Thursday, November 25, 2010

Thanksgiving Post

The season's behind us. It's over. After today's feast, many of us have several more days of family time, resting our bruised bodies (vocal cords, minds, a few egos), and looking forward to the next season, and what's coming around turn one of 2011. With respect to the holiday, I wanted to talk about what moments I was most thankful for this season.

Before we start, however, I googled "Turkey in Rollerskates" for this entry. Here are two images from the first page of thumbnails:



The turkey seems to be at least anticipating a roller disco. The lady, though, just has her boobies out. What the hell, internet?



I tend to give you all the most positive, funny moments of roller derby because there's already plenty of things to whine and complain about out there. To have roller derby in your life means you are part of a very passionate community. It's like being part of an immense extended family. Occasionally, you're in the room with your arsonist cousin, or your ridiculously vain aunt who can never seem to see the hairy, red mole on her cheek. You grin and bear it, wish them well and look for the relatives you want to talk to before you head home. It's life. Not everyone has to get along. Nor should we. Let us celebrate what goes right. So, in the spirit of showing off our brightest colors, here's what I've loved this year.

Sunday afternoon cooldowns w/ the Paines
From the start of the season until June, this was derby sacrament. Lil Paine and the Prince (aka The Kid, AKA Prince of Paine, etc) would get together with Dread and I after a bout to decompress and hang around. It was something that I always looked forward to, and though time and other aspects of life got in the way, I hope it will return.

Power Jammers
Powerjammers.net, the podcast I do with Solo, Johnny Deep, Lady O and Three-Day Bender really started to take shape this year. We recorded thirty-eight podcasts. Hell, because of our prodding, we got NHRD and GMDD to play a rematch at the end of the year. Unfortunately, it was during the BDD playoffs and we couldn't go! The site's getting an overhaul, and we're stepping up our game for the next season. The market's flooding, and we want to expand.

ECDX, Regionals, and Championships
Wow. Yes, I called at 2009 Nationals, but ECDX allowed me to get to know (and learn to love) so many people from all over the world.  Hell, I talked about these experiences in this blog before.  Still, it's good to know that there are so many people out there who are friendly, kind, and not so stuck up their own bums to shed their pretentious "game faces" and have fun.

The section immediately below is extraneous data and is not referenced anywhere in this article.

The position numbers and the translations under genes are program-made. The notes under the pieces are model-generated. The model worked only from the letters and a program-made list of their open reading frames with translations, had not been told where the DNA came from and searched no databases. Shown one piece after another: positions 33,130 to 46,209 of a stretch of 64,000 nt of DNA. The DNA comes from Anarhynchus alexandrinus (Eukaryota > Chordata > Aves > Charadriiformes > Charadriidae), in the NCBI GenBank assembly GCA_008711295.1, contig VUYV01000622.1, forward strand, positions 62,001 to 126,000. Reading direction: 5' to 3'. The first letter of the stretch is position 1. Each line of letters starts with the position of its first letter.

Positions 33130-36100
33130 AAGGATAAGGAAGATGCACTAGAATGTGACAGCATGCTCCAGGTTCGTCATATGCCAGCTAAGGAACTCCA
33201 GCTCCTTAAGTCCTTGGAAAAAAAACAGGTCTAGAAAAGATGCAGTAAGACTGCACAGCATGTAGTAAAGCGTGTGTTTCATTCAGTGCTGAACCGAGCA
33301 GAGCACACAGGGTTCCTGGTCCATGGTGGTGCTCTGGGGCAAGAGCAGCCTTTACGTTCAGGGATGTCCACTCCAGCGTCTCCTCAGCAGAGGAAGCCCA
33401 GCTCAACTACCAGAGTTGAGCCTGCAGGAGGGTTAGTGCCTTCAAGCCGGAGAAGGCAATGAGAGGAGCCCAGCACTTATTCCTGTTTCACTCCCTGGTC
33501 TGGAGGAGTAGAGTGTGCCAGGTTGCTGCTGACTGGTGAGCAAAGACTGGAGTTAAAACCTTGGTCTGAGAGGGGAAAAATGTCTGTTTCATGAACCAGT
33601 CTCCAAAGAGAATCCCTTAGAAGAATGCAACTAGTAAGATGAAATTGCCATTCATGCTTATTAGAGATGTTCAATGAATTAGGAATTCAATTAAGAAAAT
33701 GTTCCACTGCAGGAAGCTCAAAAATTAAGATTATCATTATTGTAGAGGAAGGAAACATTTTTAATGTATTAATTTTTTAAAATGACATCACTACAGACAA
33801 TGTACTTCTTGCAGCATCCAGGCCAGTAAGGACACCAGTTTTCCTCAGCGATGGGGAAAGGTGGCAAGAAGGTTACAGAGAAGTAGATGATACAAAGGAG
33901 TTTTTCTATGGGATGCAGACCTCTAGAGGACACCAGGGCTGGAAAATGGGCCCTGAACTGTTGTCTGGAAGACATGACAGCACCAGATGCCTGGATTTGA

I am on teh WEBZ!
Regionals, being able to call with "old" friends made months prior, was a dream come true. I can't wait to do more of it.

Bout Production
This one's bittersweet. To take on a job like this and build a process by which future heads will go by (or toss aside like so much "whatevs") was a huge challenge. Bully, Chris and I took it on, took a few hits in popularity at times, but people were mostly really happy with us. There are people that got hurt, which really makes me feel awful, but in the end we left it better than we found it. Personally, I'm glad to be rid of it, but man did we do some pretty cool things.

Travel
As a writer, I love to experience everything I can, so traveling the country to see this sport has been rewarding. Meeting people around town that had nothing to with derby is always neat. For example, I neglected to mention in my last post was that an older waitress in Chicago fell in love with me and was excited that I ate all of my biscuits and gravy. The Splatters and Dread teased me, but I believe that she was getting a contact high from all my gratitude and good manners. 

Announcing
I have been a mascot, a security guard, lighting guy, volunteer (and then bout) coordinator, but the best job in this sport is announcing. Also, it's something that I get better at every time I get on the microphone. My best work, I feel, was during Regionals. Why? Because I stuck to the game and did more play-by-play than ever and I was still funny.  And a special thank you to everyone at the Derby News Network who gave me opportunities to make my Dad proud. Thank you.

Calling with Reverend Al, Lady O, Dumptruck, and so many GREAT people only makes me want to work harder. Which brings me to this:

Lady O and the Reverend Al Mighty

There's a lot of things in life I'm thankful for, and the two of them are on the level of my favorite writers and professors. 

I have no small amount of love for Lady Oshun, without whom I am adrift on the PA systems of New England. Her thunderous, smooth voice casts out the greatest team introductions I have ever heard. Other announcers have remarked to feeling chills when hearing her summon Boston's skaters to the track. I have never gotten over the novelty of her ability, willingness to exceed her own expectations, and to put her all into everything we do. She inspires me not to just be a better emcee, but a better man. 

Jim Henson's creature shop created the "Pelvis Costello" Muppet to say the things Lady O doesn't care to.
Truly, I am blessed to know her and call her my friend and partner. By partner, I mean it in the sense your grandfather thinks of before realizing you mean "lover." Our platonic lovefest is one for the ages.


Of course, where would I be without the Reverend Al? Likely, I'd still be a chimpanzee shouting and leaping for the Cosmonaughties. He may have saved my knees from further damage, but at the cost of all of your ears. That suits me fine. Over the past few years, the two of us have become very good friends. He's one of the wisest, kindest men you could meet. What may surprise you, is how much he is willing to share the microphone, his food, bronzer, whatever you need. Reverend Al is the best roommate I have ever had, outside of Dread, for any road trip, and I will always be grateful to him for telling me to ditch the fur for announcing.